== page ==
You don’t need to be told that when it comes to cold chain operations, maintaining the temperature of the product you’re transporting is essential. Whether you’re moving food products like cheese, seafood or chocolate, or wine, flowers or pharmaceuticals, an unstable or uneven temperature can be catastrophic for the products in transit. This is where a Temperature Packaging System (TPS) comes in.

A TPS is designed to address different modes of heat transfer and maintain an even temperature that prevents medicines and vaccines from spoiling before they arrive at their destination.

Choosing the Right Temperature Packaging System

When it comes to Temperature Packaging Systems (TPS), a one-size-fits-all solution won’t cut it. You need to take into account a number of things to make sure the TPS is able to effectively maintain the right temperatures. For instance, a TPS needs to consider:

  • How long the products are in transit. It’s essential to know how long it’s going to take for the products to arrive at their destination to ensure the TPS can handle maintaining the right temperatures for the entire journey.
  • The temperature the products need to store at. The type of packaging you need is also dependent on the temperature you need to maintain. For instance, frozen goods will require different materials to goods that only need to maintain refrigerator temperatures or simply room-temperature.

Another important factor to consider is the different methods of heat transfer. A TPS’s main job is to slow down heat transfer to maintain temperature, — knowing exactly how this occurs is crucial. The different ways heat can be transferred will impact the materials and type of TPS needed to get the job done.

How Heat is Transferred

Ultimately, heat transfer can occur in one of three ways:

Convection.

This method of heat transfer relates to the flow of fluid over an object. In the case of cold chain packaging, the fluid is usually air and the object is an insulated container. The faster the speed of fluid flow – such as ambient wind conditions or air flow within a cool room, the greater the amount of heat transfer. Other dynamics of the fluid flow, such as how turbulent the motion is, also impact the amount of heat transfer. So, for example, a TPS that’s exposed to a very chaotic external environment with constant changes in things like air pressure and flow velocities will experience a greater rate of heat transfer than a container in a steady environment.

Three types of heat transfer. Courtesy of Online Science.

To look even closer at convection, there are two types to be aware of – forced and free.

Forced convection occurs when fluid motion is introduced via an external energy system. A good example of this is a TPS sitting in a cool room with compressor fans moving cool air around. On the other hand, an enclosed cool room with no fans but a gap under the door could lead to hotter air entering the system, causing a natural convection cycle to occur.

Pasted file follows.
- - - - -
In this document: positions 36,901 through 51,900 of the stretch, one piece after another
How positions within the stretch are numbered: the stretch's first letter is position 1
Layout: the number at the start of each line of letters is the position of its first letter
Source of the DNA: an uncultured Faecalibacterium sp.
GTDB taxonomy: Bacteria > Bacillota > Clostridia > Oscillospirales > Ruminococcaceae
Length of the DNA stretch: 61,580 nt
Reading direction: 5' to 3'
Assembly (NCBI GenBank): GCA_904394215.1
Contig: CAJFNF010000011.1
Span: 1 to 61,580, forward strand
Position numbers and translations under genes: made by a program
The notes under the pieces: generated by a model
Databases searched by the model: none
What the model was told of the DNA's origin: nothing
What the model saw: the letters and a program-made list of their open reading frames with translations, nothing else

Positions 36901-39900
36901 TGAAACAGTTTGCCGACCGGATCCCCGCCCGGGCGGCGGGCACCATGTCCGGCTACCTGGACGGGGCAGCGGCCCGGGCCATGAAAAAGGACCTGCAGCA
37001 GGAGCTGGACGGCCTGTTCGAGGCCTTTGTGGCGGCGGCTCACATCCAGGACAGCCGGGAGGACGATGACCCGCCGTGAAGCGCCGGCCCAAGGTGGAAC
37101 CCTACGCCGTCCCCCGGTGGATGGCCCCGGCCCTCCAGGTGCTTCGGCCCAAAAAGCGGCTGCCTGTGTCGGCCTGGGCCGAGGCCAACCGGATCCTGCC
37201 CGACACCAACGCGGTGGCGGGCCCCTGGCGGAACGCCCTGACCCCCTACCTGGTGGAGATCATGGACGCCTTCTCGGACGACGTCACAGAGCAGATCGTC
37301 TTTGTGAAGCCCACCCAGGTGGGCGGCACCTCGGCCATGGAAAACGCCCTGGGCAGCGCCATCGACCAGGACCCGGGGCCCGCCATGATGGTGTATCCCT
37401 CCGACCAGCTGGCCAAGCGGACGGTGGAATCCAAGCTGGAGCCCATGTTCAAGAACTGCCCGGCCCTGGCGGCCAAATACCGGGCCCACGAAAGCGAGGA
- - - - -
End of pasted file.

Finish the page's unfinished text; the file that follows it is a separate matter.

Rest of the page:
This would be a free convection environment. In this scenario, the cold air within the room sinks to the bottom where it’s heated by the incoming hot air that rises. Accordingly, the different densities and temperatures of the air causes the movement of the fluid. In larger insulated packaging systems, this mechanism of fluid dynamics is utilised for temperature regulation.

Conduction.

Another form of heat transfer, conduction occurs when objects are in direct contact with each other. Energy is transferred through matter from particle to particle. When a molecule is heated, it begins to vibrate and transfers this energy to its neighbouring molecules and therefore through materials. A good example of this is putting a TPS on a hot trolley that has been left in the sun. Heat from the trolley moves into the TPS.

The insulated container, that makes up the bulk of a TPS, is mainly influencing heat flow via conduction. This, in turn, will help determine what materials are optimal for insulation. Since molecules need to be in close contact with each other for efficient conduction to occur, solids and liquids are better conductors than gases or loosely packed materials for instance.

In the case of thermal insulation for a TPS, materials with lower densities are usually the most effective option. By eliminating air and using core materials with very little density, you’ve got limited molecular pathways and are therefore preventing the efficient transfer of energy.

Radiation.

The last form of heat transfer, radiation does not require any physical medium to travel as it is in the form of an electromagnetic wave. The most obvious example is the sun. Temperature Packaging Systems are often exposed to sunlight along their journey, so reducing heat transfer by radiation is an important consideration to make when designing a TPS.

This is commonly done through materials that absorb and emit very little radiant energy. These materials are known as ‘emissivity’ materials and generally have a shiny, metallic surface. If you’ve been getting groceries delivered throughout COVID-19, you may have received your fridge and freezer products in silver bags. This is an everyday example of emissivity materials designed to prevent heat transfer and therefore keep your products cold or frozen for as long as possible.

So, now that we’ve covered the different ways heat is transferred, how exactly does a TPS work to prevent this? Essentially, thermal insulation of a product load works by reducing the transfer of energy between the product load and ambient environment. This is done using materials that have been specifically designed and selected to impede the transfer of heat energy via these three processes – convection, conduction and radiation.